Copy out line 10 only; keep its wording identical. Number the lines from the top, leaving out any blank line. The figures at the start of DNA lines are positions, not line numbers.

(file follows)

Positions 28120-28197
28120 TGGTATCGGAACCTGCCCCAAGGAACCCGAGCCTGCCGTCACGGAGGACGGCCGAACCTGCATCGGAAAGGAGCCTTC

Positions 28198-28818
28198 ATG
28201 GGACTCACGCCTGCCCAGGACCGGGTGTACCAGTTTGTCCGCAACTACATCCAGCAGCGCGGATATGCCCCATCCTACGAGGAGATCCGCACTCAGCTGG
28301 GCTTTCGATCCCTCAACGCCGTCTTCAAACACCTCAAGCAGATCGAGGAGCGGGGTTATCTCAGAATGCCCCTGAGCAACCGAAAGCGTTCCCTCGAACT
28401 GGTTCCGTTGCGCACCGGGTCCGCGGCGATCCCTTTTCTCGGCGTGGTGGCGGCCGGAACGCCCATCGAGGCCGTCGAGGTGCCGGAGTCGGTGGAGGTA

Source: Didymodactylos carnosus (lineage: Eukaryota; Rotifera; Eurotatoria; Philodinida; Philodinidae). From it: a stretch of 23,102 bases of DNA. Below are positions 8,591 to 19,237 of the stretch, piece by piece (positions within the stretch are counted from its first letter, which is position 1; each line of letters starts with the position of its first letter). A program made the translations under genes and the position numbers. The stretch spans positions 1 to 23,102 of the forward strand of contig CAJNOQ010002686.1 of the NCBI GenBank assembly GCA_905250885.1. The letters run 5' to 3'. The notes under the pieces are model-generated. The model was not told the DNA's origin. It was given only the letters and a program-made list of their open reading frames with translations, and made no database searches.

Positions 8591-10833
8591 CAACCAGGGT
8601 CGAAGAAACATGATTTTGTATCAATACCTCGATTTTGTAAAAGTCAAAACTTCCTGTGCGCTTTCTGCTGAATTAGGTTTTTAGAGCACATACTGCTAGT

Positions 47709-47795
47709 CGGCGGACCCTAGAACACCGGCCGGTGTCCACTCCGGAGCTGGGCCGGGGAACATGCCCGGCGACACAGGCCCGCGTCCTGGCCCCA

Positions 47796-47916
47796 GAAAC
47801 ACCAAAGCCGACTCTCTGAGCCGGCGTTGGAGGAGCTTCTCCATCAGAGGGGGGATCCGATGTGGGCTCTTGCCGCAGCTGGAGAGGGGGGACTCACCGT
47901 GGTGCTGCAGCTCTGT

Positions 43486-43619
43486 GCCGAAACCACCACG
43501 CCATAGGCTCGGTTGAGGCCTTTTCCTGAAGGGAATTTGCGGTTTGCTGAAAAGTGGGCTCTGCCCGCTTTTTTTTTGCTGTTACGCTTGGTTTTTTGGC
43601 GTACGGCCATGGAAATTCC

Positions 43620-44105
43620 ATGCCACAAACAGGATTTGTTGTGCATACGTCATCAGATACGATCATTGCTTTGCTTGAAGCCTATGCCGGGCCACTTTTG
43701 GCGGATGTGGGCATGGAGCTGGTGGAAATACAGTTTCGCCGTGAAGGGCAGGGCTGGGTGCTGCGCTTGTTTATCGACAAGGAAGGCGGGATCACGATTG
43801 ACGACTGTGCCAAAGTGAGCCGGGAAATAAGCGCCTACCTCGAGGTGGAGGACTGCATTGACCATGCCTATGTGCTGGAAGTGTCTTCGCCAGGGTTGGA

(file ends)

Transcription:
8591 CAACCAGGGT